After the skin incision, the base of the pedicle was maintained according to the operating group. Flap avulsion was performed using moderate progressive traction through 4 hooks attached to the flap edges, with sufficient force to ensure complete detachment of the bed right at the flap base. After 5 minutes, the flap was repositioned and sutured to the bed of origin.
The rats were observed daily for 7 days for signs of flap necrosis (Figure 3); thereafter, they were euthanized with a lethal dose of thiopental.
Figure 3 - Partial flap necrosis.
The necrotic area and the total flap area were measured after complete resection of the avulsed flap. The flap was positioned on the operating table and photographed (Figure 4). The pictures were analyzed with the aid of ImageJ software (National Institute of Mental Health, USA)4 to calculate the area. The total flap area (cm2), necrotic area (cm2), and relationship among the areas (percentage) were then determined.
Figure 4 - Flap positioned on the surgical table for posterior quantification of the necrotic and total flap areas with the aid of the ImageJ program.
Statistical analysis was performed using the Kruskal-Wallis non-parametric test for independent samples among the 4 groups. The Dunn test of multiple comparisons was used to assess differences between paired groups. The significance level was 95% (P < 0.05). Statistical analysis was performed using the program Prism 4b for Macintosh, Version 4.0 (GraphPad Software, Inc, San Diego, CA, USA). Exclusion criteria included postoperative death and partial flap autophagy.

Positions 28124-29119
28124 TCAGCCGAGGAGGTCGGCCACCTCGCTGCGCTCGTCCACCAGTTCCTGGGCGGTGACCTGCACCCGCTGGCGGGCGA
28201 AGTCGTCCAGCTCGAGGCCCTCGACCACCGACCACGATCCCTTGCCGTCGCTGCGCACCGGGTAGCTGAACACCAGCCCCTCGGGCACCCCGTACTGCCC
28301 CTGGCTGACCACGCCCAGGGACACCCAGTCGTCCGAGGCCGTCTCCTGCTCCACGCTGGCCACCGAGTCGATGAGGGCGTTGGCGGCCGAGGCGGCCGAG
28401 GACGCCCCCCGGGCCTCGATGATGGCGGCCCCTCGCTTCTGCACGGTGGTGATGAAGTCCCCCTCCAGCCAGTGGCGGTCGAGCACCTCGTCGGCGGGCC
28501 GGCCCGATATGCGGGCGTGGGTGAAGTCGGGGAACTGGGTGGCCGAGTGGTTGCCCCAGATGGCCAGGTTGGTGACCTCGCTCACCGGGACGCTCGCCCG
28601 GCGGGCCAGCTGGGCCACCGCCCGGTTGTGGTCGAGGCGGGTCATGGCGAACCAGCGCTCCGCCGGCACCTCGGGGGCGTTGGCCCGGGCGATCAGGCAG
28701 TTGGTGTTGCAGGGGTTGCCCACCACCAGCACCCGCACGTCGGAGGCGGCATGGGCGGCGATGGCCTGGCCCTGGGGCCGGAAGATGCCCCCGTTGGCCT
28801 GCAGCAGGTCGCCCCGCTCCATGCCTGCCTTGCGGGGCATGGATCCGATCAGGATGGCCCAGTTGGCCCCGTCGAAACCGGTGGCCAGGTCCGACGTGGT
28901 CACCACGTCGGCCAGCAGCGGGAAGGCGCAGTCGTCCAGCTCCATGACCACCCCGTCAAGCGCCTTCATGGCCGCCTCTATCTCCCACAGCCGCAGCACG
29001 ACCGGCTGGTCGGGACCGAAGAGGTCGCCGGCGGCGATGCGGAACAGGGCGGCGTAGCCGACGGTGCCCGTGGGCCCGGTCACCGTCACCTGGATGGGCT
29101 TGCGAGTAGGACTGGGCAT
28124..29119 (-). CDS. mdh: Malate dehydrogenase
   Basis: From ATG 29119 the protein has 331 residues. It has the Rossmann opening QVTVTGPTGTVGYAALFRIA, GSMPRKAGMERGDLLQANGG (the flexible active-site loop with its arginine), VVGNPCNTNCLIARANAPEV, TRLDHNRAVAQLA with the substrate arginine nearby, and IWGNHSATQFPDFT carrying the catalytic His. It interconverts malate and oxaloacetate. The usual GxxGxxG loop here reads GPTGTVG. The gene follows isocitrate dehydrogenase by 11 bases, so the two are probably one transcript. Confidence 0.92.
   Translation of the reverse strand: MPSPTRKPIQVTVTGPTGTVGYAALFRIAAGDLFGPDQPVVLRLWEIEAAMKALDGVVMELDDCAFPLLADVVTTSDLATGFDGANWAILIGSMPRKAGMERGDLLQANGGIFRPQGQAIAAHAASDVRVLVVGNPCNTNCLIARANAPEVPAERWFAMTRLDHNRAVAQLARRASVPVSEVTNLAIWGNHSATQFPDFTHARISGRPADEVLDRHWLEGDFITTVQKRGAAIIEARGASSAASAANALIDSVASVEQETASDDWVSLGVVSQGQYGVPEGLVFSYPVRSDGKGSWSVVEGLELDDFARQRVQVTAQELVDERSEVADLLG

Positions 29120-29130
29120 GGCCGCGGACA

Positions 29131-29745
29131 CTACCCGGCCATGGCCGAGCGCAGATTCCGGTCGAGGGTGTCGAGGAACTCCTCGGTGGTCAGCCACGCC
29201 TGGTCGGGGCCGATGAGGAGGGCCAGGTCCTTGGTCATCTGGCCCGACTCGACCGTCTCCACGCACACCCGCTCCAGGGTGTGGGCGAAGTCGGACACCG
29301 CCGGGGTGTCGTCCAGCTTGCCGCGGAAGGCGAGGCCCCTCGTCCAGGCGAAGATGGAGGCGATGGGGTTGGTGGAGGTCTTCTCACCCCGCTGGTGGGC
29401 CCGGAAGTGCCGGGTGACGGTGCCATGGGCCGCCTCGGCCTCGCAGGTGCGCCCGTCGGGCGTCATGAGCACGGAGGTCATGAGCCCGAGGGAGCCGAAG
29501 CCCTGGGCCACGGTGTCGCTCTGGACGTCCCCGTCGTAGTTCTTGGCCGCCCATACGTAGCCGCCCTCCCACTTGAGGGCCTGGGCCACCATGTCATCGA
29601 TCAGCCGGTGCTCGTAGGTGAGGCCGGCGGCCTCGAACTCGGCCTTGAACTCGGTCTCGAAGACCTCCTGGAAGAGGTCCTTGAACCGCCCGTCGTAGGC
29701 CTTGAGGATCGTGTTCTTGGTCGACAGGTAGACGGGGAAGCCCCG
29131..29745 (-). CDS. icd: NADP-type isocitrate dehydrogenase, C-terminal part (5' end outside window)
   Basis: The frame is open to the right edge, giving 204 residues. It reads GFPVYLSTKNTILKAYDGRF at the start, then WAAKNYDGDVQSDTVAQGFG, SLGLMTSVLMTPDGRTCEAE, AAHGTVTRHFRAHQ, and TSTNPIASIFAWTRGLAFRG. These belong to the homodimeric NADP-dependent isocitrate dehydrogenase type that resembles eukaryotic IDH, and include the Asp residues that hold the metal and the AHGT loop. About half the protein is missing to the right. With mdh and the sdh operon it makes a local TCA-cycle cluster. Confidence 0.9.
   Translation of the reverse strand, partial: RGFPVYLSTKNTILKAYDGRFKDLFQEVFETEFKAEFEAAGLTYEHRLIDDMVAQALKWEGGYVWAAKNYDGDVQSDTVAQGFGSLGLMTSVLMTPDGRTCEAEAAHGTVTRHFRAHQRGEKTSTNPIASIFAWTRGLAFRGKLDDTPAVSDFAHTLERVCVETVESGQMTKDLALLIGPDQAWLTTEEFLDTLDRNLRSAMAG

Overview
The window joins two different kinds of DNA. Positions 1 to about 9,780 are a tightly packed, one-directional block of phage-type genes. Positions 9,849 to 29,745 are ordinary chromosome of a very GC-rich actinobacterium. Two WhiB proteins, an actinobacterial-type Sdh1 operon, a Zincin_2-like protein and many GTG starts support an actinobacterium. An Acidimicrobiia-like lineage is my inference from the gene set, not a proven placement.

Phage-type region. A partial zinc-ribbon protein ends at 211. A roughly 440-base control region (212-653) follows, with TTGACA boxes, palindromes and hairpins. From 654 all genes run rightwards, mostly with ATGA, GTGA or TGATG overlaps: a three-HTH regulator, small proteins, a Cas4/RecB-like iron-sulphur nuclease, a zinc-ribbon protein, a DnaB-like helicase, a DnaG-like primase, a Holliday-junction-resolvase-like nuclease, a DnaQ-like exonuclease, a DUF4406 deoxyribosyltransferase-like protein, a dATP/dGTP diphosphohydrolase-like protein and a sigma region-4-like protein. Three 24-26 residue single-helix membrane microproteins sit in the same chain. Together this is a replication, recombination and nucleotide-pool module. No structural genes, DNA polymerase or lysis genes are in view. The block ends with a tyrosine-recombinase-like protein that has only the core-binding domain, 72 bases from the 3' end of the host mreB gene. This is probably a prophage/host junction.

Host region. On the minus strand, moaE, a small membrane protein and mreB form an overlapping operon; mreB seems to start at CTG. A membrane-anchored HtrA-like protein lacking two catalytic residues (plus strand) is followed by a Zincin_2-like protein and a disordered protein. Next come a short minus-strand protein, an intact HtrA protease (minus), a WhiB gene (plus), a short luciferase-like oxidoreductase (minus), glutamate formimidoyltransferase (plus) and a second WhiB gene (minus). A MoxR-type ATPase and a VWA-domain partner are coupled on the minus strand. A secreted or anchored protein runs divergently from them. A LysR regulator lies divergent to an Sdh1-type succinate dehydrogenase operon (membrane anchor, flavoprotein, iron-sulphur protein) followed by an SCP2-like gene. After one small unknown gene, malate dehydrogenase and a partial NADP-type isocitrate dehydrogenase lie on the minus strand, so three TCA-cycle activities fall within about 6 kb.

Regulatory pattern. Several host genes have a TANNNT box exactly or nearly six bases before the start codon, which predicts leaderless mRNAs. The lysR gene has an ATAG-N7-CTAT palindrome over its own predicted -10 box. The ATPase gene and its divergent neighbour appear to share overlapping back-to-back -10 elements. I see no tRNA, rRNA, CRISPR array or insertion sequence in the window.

After animals that experienced flap autophagy or postoperative death were excluded, 17 rats remained in G1 and G2, 15 remained in G3, and 16 remained in G4. G1 (n = 17) had a mean total flap area of 12.41 cm2, an average necrotic area of 0.51 cm2, and a mean ratio between the necrotic area and the total area of 0.041 (4.1%). In G2 (n = 17), the mean total flap area was 5.63 cm2, the average necrotic area was 3.64 cm2, and the mean ratio between the necrotic area and the total area was 0.39 (39%). G3 (n = 15) had a mean total flap area of 3.88 cm2, a mean necrotic area of 0.39 cm2, and a mean ratio between the necrotic and total area of 0.09 (9%). In G4 (n = 16), the mean total flap area was 4.25 cm2, the average necrotic area was 0.75 cm2, and the mean ratio between the necrotic area and the total area was 0.08 (8%).
Comparisons of means showed statistically significant differences among the 4 groups (P < 0.0001) (Figure 5). Dunn's test showed significant differences between pairs G1 and G2, G2 and G3, and G2 and G4 (P < 0.05). There was no significant difference detected between G1 and G3, G1 and G4, and G3 and G4 (P > 0.05).